Kenai’s shelter took in 652 dogs and 508 cats last year. Of those, 156 of the dogs were claimed and 272 were adopted. Of the cats, eight were claimed and 243 were adopted.

The shelter euthanized 51 dogs and 81 cats last year. However, that is an 82 percent decrease from 2011, when the shelter euthanized 730 animals total. Part of it is increasing public education, foster homes and transfers to rescue organizations, according to the Kenai Animal Control Department’s annual report.

Kittens without homes are nearly unheard of in Fairbanks, said Emily Machos, the coordinator for the spay/neuter program. There are even wait lists for kittens to be adopted, she said.

Moving some of the pets between the two cities is one solution. Since July 1, the Kenai Animal Shelter has sent 100 cats and kittens to Fairbanks, which have been adopted, Machos said. Ravn Alaska offers the animal shelters free shipping space for the cats when it is available, which helps with the transportation costs, Machos said.

“When the shelter gets too full in town, they say, ‘Can you take some?’” Machos said. “It’s a win-win. We’re saving lives here, and we’re filling a need in our town. Because we spay and neuter so many cats, we’re providing kittens for people.”

The clinic in Kenai was only for cats, and between Olson and Dr. Debbie Mersch, a Kenai-based veterinarian at Twin Cities Veterinary Clinic on Kalifornsky Beach Road, they planned to spay and neuter 100 cats between the two days, Mallette said.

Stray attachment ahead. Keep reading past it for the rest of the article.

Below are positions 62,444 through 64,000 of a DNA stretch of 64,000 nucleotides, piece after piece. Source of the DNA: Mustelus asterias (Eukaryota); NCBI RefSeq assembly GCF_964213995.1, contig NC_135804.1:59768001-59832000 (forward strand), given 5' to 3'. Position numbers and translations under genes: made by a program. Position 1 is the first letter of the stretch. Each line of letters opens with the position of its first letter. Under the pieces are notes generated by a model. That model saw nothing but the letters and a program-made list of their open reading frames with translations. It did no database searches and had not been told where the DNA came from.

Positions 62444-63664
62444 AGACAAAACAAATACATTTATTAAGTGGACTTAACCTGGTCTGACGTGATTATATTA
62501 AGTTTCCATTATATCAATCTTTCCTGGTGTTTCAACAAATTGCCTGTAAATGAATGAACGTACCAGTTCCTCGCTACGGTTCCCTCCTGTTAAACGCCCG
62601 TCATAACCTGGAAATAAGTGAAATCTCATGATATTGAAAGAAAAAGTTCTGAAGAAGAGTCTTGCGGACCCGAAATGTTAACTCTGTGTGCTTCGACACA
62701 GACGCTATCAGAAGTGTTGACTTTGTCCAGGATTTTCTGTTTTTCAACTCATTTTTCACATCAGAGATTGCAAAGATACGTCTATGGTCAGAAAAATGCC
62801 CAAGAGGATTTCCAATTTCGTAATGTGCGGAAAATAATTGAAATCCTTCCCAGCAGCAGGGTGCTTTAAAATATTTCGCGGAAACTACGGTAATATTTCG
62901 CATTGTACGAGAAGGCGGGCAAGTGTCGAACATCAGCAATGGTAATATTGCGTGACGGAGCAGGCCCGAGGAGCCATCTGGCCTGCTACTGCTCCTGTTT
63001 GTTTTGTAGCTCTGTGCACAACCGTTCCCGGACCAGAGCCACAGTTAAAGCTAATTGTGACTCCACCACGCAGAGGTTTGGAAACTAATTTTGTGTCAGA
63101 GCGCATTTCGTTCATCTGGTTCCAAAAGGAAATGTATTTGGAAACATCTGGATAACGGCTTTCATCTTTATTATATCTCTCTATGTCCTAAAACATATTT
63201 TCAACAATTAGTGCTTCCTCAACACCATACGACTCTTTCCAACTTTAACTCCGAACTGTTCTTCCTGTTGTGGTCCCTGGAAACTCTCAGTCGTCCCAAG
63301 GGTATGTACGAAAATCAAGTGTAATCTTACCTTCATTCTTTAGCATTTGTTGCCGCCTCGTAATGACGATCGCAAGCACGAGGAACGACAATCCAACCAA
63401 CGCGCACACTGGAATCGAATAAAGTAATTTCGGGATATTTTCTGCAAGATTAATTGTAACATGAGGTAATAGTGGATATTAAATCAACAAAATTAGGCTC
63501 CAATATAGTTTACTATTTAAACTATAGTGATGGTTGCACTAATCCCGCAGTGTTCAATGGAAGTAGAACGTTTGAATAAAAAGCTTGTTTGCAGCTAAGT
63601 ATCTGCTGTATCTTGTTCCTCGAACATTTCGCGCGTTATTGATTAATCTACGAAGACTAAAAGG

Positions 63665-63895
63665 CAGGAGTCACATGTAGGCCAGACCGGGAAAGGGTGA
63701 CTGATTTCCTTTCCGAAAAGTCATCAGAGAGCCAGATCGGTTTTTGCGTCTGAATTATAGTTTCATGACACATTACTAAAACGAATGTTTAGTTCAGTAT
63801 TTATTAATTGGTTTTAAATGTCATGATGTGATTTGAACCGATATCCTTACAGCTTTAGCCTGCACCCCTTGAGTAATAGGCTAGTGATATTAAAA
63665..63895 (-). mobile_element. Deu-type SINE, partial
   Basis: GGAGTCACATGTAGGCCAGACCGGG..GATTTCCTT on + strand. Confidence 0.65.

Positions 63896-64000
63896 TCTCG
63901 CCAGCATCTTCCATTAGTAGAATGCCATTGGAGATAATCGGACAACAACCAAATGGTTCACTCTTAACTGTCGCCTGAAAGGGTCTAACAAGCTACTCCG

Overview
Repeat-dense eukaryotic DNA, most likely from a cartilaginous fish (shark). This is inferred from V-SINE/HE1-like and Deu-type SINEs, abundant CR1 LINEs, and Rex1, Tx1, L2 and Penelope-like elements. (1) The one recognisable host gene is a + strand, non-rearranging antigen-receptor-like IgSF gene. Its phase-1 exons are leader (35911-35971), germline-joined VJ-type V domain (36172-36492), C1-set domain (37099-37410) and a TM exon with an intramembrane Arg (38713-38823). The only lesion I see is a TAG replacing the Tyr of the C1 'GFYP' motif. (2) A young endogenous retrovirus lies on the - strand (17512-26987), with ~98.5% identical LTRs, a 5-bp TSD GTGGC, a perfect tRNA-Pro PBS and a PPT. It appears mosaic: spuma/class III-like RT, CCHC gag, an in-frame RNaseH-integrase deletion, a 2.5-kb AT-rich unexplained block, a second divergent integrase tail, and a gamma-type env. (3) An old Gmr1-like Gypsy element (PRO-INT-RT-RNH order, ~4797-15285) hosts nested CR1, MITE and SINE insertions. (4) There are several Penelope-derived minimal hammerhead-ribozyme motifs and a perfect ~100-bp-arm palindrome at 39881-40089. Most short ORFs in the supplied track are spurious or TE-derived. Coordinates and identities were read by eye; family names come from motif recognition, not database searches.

For $50, owners could get a female cat spayed and neutering males cost $35, significantly less than a regular appointment in a clinic, Machos said. By contrast, spaying a female cat through the Kenai Animal Shelter costs $102 and neutering costs $76.50.

The regular clinics in Fairbanks are able to offer spaying and neutering for cats free of charge by offsetting the cost with donations and the cost of performing the operation on dogs, she said. The program is offered once a month in Fairbanks and is regularly extremely busy, she said.

“It’s such a win on all levels,” Machos said. “That’s why we’re here (in Kenai), so these cats will not add to that problem.”

 

Reach Elizabeth Earl at elizabeth.earl@peninsulaclarion.com.

Emily Machos of the Animal Spay/Neuter Assistance Program in Fairbanks gives an aspirin to a young cat before anesthesizing her to spay her at a spay/neuter clinic in Kenai Friday.

Emily Machos of the Animal Spay/Neuter Assistance Program in Fairbanks gives an aspirin to a young cat before anesthesizing her to spay her at a spay/neuter clinic in Kenai Friday.

Emily Machos of the Animal Spay/Neuter Assistance Program in Fairbanks anesthesizes a young cat Friday at a spay/neuter clinic held at the Salvation Army church in Kenai.

Emily Machos of the Animal Spay/Neuter Assistance Program in Fairbanks anesthesizes a young cat Friday at a spay/neuter clinic held at the Salvation Army church in Kenai.